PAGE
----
accessibility & help

Syria's refugees still need our help

8 December 2014

Red Crescent worker and child in Homs

The humanitarian crisis in Syria is growing and the UK needs to do more to help, says the British Red Cross – on the eve of a UN conference on resettlement.

Tomorrow (9 December), the UN High Commissioner for Refugees (UNHCR) will call on western countries to offer asylum and protect the most vulnerable: including women, children and survivors of violence and torture.

Nearly four years of conflict and trauma have driven a huge number of people from Syria. Over three million have sought refuge in neighbouring countries, such as Lebanon – where Syrian refugees now make up more than 25 per cent of the population.

Ready to help

The UNHCR’s target is to resettle 100,000 Syrian refugees by the end of 2016.

So far, the UK has brought over 90 Syrian refugees under its Vulnerable Persons Relocation Scheme.

Mike Adamson, chief executive at the British Red Cross, said: “We believe that the UK could do more to welcome a larger number of Syrian refugees who are particularly vulnerable.

“The Red Cross stands ready to support a scaling up in the UK’s resettlement programmes.”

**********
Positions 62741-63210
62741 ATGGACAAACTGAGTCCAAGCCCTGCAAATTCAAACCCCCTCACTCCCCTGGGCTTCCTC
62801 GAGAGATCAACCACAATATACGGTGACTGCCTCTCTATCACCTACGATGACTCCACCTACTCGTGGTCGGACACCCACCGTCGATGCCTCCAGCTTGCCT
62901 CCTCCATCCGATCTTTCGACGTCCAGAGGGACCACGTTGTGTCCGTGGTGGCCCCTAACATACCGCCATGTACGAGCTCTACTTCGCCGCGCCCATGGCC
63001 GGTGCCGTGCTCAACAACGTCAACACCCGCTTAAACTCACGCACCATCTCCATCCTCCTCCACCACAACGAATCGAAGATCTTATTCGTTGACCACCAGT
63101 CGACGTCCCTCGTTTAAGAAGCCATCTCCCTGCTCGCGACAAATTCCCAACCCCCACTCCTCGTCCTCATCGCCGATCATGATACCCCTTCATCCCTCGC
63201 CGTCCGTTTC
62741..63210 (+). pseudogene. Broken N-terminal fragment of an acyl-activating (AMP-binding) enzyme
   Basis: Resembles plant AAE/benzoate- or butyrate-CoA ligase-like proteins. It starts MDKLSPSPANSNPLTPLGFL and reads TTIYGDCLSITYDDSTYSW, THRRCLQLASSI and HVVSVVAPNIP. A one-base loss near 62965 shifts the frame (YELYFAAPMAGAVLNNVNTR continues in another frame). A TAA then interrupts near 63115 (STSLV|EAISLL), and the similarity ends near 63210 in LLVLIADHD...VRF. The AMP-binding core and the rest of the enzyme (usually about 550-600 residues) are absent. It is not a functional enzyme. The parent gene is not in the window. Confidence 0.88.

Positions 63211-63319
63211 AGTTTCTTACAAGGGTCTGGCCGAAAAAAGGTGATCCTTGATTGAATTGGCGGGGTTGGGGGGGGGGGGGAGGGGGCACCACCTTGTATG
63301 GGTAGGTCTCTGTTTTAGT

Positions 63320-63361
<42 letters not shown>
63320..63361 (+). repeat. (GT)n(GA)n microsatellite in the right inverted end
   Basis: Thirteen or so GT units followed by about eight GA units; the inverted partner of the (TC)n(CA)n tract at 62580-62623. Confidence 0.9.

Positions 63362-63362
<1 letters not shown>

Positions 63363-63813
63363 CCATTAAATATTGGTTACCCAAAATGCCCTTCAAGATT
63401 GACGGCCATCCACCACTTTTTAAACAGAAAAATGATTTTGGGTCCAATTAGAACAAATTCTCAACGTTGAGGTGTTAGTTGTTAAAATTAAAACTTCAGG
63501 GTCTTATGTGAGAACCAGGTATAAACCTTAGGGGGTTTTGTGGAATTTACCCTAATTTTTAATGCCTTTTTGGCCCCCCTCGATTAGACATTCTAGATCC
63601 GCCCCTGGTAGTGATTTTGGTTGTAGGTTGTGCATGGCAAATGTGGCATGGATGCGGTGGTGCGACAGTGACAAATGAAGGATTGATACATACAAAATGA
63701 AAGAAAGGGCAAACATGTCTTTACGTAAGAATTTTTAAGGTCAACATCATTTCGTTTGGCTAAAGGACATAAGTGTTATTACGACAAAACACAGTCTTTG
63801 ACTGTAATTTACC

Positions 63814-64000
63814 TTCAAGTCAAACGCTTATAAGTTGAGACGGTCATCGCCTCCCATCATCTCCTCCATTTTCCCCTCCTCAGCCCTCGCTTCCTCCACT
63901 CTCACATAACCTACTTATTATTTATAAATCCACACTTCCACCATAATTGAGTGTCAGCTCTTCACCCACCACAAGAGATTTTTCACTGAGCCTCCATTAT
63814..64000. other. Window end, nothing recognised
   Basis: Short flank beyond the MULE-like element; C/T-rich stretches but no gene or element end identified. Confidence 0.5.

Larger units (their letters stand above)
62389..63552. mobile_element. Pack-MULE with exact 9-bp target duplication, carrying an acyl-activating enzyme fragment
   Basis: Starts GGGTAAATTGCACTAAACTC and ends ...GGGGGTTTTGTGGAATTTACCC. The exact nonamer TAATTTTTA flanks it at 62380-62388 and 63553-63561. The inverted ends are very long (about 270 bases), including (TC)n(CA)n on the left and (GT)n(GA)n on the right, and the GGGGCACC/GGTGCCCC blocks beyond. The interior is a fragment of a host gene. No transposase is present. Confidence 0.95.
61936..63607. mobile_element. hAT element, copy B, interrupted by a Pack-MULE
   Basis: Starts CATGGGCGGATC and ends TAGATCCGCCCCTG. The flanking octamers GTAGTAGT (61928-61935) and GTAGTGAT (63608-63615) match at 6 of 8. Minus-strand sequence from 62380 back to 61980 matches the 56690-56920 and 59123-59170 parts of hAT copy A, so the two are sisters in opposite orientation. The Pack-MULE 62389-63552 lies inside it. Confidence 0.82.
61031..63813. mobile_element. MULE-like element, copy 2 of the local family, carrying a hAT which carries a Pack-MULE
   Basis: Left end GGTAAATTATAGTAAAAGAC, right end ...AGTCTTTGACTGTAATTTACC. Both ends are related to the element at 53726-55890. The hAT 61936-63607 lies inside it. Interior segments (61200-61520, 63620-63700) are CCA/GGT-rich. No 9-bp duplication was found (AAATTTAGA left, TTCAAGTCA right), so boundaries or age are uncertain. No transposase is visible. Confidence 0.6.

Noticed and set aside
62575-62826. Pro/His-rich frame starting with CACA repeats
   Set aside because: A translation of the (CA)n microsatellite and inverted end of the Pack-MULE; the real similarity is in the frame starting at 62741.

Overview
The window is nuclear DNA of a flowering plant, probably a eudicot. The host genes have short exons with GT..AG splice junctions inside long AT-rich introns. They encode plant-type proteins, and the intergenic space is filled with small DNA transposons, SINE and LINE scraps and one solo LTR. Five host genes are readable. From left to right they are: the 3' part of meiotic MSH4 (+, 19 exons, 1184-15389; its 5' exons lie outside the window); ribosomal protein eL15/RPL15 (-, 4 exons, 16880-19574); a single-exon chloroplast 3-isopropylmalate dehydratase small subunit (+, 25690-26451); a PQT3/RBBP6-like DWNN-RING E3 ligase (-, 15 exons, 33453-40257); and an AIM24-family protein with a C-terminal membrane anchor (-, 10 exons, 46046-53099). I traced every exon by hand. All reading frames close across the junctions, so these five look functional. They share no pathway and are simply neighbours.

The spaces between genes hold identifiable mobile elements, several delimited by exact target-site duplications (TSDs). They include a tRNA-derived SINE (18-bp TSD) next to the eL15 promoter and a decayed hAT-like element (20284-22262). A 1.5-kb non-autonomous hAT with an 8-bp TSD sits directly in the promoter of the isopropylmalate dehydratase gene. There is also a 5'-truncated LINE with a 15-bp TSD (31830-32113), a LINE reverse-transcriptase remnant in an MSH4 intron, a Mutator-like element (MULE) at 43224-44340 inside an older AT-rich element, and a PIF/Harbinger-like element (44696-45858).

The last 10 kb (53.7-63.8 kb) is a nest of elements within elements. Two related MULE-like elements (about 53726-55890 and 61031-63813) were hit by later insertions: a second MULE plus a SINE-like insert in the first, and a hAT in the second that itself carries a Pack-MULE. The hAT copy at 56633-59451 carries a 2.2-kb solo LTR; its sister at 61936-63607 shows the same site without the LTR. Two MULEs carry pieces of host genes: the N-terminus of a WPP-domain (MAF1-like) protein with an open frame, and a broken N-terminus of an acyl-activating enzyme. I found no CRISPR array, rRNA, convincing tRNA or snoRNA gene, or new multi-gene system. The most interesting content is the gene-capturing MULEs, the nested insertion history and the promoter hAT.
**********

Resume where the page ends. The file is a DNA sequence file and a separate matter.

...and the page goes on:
Support in a crisis

We play an auxiliary role, meaning we help the government in times of crisis.

We also have a long tradition of providing practical and emotional support to vulnerable refugees and asylum seekers in the UK.

One way we could support further resettlement is by welcoming and helping Syrian refugees at reception centres, when they first arrive in the UK.

Need for leadership

Tomorrow’s conference offers this chance to support a greater number of Syrian refugees – not just in the UK but across the European Union (EU).

Some states have already stepped up to the challenge. Germany, for example, has pledged to take 28,000 refugees.

Mike Adamson said: “To address UNHCR’s appeal for 100,000 resettlement places will require leadership from the UK."

Related Tags:


Sign up for emails

Enter your email address below to receive the latest Red Cross news